By Stephanie Kelly and Sumita Layek
(Reuters) -Colonial Pipeline, the largest fuel pipeline in the United States, on Friday said it had resolved a temporary network disruption, just weeks after a ransomware attack crippled fuel delivery for several days in the southeast region.
Colonial earlier on Friday experienced a network issue, the company said, but restored service to its network. The issue was not associated with malware, the company said.
The company had earlier said shippers were having problems entering and updating nominations for deliveries.
The “system functionality has returned to normal,” the company said.
The reason for the network issues was not immediately clear.
Colonial’s shipping nomination system is operated by a third party, privately-held Transport4, or T4, which handles similar logistics for other pipeline companies.
T4 on Friday said its application was working for all customers and carriers. It did not comment on Colonial’s current network issue and said that data between T4 and Colonial was transacting normally.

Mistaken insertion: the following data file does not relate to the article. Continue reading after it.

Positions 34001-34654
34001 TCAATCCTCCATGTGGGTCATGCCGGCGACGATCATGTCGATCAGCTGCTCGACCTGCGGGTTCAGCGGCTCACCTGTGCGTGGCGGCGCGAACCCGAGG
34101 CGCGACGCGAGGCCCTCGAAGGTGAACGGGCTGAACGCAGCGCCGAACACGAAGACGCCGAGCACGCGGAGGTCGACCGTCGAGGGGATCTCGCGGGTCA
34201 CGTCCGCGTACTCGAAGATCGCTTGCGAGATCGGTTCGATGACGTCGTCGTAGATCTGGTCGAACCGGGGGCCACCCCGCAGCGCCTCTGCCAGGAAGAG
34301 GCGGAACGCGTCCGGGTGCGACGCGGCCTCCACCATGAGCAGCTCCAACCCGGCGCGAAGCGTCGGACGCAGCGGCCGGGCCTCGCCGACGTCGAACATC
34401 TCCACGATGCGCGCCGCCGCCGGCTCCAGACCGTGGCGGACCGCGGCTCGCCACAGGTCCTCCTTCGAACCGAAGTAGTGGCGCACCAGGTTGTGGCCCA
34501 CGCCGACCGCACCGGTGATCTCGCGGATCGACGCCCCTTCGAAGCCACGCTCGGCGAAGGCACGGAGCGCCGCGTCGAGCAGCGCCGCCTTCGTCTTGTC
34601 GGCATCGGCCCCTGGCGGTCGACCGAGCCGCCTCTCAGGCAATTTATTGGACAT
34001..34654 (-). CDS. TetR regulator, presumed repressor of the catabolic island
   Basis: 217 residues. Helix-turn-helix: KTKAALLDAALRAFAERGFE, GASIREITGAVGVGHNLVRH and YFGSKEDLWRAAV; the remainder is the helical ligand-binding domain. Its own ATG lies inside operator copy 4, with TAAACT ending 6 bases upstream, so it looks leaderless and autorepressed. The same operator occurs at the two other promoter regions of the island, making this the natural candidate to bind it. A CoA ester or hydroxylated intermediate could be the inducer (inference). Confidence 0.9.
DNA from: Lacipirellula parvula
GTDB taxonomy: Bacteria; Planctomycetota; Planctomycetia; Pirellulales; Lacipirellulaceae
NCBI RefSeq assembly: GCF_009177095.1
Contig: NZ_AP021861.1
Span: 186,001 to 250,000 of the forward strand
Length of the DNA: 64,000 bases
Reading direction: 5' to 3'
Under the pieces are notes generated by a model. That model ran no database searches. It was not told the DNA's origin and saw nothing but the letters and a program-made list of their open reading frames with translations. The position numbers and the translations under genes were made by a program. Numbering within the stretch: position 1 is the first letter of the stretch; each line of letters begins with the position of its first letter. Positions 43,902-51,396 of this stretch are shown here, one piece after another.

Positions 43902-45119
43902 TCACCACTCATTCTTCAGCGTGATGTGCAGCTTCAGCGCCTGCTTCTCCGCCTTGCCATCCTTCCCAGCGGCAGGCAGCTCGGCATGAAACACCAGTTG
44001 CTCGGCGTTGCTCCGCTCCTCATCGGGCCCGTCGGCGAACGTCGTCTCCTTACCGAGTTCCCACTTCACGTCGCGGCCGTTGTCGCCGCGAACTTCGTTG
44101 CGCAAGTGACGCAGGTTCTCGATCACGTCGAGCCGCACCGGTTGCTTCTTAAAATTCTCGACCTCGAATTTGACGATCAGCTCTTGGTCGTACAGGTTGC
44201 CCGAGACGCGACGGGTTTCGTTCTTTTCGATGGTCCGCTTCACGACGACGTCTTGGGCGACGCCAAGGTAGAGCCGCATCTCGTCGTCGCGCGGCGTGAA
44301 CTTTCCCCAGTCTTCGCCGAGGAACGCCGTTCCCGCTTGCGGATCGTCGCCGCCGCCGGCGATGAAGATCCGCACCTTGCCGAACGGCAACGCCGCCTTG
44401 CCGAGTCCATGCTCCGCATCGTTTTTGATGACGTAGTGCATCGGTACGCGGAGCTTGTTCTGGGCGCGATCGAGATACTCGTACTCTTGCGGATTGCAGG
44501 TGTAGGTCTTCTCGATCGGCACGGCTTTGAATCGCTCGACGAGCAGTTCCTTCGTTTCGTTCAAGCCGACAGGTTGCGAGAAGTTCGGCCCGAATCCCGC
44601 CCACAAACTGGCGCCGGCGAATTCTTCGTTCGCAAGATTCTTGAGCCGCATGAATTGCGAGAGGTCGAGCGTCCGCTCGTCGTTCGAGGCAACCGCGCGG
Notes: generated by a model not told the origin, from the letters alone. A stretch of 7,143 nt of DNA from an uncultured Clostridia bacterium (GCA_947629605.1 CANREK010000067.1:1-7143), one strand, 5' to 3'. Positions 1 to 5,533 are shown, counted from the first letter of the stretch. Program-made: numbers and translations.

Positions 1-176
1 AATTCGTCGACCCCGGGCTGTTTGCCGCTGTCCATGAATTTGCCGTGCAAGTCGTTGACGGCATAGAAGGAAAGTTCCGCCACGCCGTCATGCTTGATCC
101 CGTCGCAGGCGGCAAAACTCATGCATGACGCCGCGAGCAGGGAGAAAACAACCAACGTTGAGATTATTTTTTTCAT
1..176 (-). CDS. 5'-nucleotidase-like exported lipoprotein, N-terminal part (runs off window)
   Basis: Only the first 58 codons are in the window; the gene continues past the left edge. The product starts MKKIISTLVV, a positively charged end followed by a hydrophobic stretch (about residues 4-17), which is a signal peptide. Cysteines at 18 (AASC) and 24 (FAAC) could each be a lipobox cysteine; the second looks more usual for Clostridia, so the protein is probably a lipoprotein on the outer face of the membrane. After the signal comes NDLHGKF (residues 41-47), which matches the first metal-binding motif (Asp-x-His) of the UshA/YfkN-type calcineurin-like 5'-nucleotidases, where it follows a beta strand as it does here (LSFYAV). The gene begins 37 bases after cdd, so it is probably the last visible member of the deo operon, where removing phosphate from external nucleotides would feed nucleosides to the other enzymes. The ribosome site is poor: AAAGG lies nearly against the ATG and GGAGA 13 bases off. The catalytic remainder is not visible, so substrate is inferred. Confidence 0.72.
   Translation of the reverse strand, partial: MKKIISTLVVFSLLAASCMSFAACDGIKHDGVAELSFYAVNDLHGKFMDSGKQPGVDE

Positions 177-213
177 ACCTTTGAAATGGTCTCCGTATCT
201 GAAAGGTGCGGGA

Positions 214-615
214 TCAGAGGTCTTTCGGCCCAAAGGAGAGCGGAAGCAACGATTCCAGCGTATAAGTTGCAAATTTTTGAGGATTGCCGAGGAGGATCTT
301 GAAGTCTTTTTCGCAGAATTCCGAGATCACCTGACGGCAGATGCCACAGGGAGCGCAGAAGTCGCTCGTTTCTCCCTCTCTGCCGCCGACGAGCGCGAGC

Friday’s network problems are the second occurrence of such issues since the attack earlier in the month. Colonial is the largest fuel system in the United States, accounting for millions of barrels of daily deliveries to the U.S. East Coast and Southeast.
Shortly after Colonial restored operations from the hack, it suffered a brief network outage that prevented customers from planning upcoming shipments on the line. At the time, Colonial said the disruption was caused by efforts by the company to harden its system, and was not the result of a reinfection of its network.
The southeast United States is still recovering from the six-day line outage from earlier this month and the supply issues it caused in the region. Around 6,000 gas stations were still without fuel this week, according to tracking firm GasBuddy, down from a peak of more than 16,000.
Almost 40% of gas stations in the capital, Washington, were without supplies on Thursday, GasBuddy said. More than 20% of stations in North Carolina, Georgia and South Carolina were also empty.
The hack also boosted gasoline prices earlier than expected this year. Heading into Memorial Day weekend, the traditional start of the summer driving season, U.S. motorists are seeing the highest gasoline prices in seven years.
(Reporting by Stephanie Kelly in New York and Sumita Layek in BengaluruEditing by Marguerita Choy and Grant McCool)